The Aquino administration is taking steps to ensure that profits generated by mining companies translate into state revenues and that mining benefits trickle down to the general public, Executive Secretary Paquito N. Ochoa Jr. said on Wednesday.
In a speech at the Mining Philippines 2011 Conference and Exhibition held in Pasay City, Ochoa revealed the country’s intention to apply for compliance status with the London-based Extractive Industry Transparency Initiative (EITI) to help achieve the much-needed reforms in the mining industry.
EITI is a global initiative that requires participating governments to publicly report the revenues they receive from extractive industry companies and for those companies to publicly report the revenues they pay to government. This mechanism allows more transparency in revenue reporting.
“High on our agenda is transparency in revenues derived from mining,” Ochoa said, as he pointed out the need to determine how the mining sector contributes to sustainable development.
“Further reforms are therefore needed to ensure that the acceptability of mining is enhanced and its impact as a driver of economic growth is truly felt,” he added.
Data from the Department of Environment and Natural Resources show that mining contributed P110 billion to the gross domestic product and generated P12.5 billion in tax revenues, royalties and fees for the government last year.
Ochoa said the country’s EITI candidacy and subsequent membership is consistent with the “vision of good governance” of the Aquino administration
“It will be a strong manifestation of transparency if the payments and revenues received by the government from the development of the country’s mineral resources and how these are utilized are made public,” Ochoa told the conference attended mostly by industry players who comprise the Chamber of Mines of the Philippines.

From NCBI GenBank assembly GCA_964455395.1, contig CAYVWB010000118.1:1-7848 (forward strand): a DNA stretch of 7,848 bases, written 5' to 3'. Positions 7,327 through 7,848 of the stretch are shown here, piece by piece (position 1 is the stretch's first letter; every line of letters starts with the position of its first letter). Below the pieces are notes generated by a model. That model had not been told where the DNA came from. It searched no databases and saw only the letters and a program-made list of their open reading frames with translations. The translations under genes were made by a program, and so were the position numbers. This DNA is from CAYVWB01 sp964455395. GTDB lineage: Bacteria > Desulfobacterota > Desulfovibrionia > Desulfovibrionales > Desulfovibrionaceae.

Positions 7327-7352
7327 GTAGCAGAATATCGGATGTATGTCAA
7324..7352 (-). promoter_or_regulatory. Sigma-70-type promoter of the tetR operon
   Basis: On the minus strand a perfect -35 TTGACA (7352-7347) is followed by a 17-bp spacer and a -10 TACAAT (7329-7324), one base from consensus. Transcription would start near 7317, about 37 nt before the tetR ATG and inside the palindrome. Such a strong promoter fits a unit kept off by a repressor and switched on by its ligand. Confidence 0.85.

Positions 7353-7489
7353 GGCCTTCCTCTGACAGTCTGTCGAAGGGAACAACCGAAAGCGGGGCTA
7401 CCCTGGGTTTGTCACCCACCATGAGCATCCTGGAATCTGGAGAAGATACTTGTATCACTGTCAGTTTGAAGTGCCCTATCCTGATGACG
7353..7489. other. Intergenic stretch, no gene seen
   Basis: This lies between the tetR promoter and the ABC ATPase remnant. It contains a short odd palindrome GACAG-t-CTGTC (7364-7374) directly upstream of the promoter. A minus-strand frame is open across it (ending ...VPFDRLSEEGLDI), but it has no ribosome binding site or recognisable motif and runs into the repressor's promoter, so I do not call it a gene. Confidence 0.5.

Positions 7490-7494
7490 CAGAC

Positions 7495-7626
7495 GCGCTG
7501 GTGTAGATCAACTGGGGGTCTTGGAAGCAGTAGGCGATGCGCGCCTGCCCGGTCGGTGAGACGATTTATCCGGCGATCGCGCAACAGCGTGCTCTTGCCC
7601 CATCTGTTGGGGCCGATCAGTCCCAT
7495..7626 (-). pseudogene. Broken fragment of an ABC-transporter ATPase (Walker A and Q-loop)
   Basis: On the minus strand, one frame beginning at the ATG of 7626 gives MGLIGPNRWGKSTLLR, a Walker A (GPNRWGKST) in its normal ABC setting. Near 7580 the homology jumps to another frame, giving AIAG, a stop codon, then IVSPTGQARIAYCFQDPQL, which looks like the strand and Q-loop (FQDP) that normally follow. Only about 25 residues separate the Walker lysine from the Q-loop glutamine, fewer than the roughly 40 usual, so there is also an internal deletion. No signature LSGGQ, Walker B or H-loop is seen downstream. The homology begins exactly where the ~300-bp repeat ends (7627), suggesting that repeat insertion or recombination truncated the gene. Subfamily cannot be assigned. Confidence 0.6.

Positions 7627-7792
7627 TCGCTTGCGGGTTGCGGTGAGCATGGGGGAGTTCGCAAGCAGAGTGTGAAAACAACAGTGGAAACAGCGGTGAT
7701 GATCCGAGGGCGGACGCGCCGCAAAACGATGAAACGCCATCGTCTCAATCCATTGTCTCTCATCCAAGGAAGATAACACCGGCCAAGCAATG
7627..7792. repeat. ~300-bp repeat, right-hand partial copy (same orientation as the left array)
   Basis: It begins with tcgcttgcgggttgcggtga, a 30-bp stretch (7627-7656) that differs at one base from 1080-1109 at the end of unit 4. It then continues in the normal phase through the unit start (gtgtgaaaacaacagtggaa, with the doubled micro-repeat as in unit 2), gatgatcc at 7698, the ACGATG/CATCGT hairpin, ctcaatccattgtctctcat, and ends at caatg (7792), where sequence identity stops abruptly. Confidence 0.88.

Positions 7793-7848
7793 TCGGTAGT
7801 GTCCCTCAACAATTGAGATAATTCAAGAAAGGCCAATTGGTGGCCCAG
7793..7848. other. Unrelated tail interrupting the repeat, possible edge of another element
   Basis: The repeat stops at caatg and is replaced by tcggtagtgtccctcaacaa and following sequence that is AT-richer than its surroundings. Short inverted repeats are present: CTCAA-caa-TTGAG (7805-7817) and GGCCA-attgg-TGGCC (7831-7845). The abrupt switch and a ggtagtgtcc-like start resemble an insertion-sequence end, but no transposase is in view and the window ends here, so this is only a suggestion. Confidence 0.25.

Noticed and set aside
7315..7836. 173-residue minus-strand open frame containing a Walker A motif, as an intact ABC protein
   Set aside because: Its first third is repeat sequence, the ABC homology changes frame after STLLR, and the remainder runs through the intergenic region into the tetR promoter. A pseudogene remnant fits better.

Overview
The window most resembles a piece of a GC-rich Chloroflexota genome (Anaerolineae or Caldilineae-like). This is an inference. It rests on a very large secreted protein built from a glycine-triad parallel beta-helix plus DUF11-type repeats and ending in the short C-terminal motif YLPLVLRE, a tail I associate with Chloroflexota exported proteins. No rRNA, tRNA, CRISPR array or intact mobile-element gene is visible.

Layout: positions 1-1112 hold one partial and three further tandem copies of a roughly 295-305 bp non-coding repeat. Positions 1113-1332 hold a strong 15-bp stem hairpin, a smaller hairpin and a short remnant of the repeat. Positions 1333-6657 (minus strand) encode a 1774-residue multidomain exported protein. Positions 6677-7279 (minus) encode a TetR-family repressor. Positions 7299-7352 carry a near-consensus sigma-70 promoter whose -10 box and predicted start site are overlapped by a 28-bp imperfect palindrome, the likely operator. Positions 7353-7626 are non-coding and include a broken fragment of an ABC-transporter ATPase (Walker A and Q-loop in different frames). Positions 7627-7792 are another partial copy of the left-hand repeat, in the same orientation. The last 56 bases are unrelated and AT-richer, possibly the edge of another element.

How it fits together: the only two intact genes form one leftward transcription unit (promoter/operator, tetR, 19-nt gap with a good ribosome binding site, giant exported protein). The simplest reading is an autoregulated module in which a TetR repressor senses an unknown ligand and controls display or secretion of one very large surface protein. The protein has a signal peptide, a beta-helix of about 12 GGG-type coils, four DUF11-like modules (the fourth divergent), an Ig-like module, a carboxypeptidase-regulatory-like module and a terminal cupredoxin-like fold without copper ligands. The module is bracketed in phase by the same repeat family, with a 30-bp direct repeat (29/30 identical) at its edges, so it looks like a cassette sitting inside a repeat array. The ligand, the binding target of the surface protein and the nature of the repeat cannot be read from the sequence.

The Executive Secretary said that while the Mining Act of 1995 has put in place environmental and safety nets to address mining concerns, efforts must be stepped up for awareness and strict compliance of the law.
He also underscored the need to strike a balance between mining and protecting the environment and natural resources toward achieving enhanced social acceptability of mining operations.
Aware that the Philippine mining industry has been the subject of intense scrutiny by various sectors, Ochoa called on industry players to overcome the negative stigma attached to mining and to continue to work hard to gain public acceptability.
“But done in a manner that takes into consideration the importance of safeguarding the environment, we know that mining can contribute significantly both to sustained economic development and poverty reduction in the countryside,” Ochoa said, citing the case of countries like Canada, Australia and Chile where mining has contributed to economic growth and development.
“For mining to be acceptable, it must be guided by the principles of sustainable development, environmental protection, social equity and, of course, good governance,” Ochoa added. “Mining must also be pursued alongside other economic activities that are compatible with it, including agriculture and eco-tourism.”
Speaking on behalf of President Benigno Aquino III, Ochoa also acknowledged the mining industry’s commitment and participation in the National Greening Program (NGP), pursuant to Executive Order No. 26 which the Chief Executive signed on February 24.
Far from the usual reforestation program, NGP is a government priority program that aims to curb poverty, promote food security, environmental stability and biodiversity conservation, and enhance climate change mitigation and adaptation.
The NGP also seeks to substantially increase the number of trees nationwide to improve water quality in rivers and irrigation for farm lands, reduce the potential for flooding, soak up carbon dioxide out of the atmosphere, and lay the foundation for an expanded wood-products economy.
“The program specifically seeks to plant 1.5 billion seedlings in 1.5 million hectares of public lands nationwide in six years, from 2011 to 2016—more than twice the government’s accomplishment for the past 25 years, which is estimated at 730,000 hectares,” Ochoa said.
Ochoa described as a “step in the right direction” and a “clear manifestation of corporate social responsibility” the announced commitment of the mining industry to reforest 34,000 hectares over the next three years.
The figure, he said, will be “over and above the number of trees to be planted and maintained as part of the mining contractor’s obligation to rehabilitate mining-affected lands. ###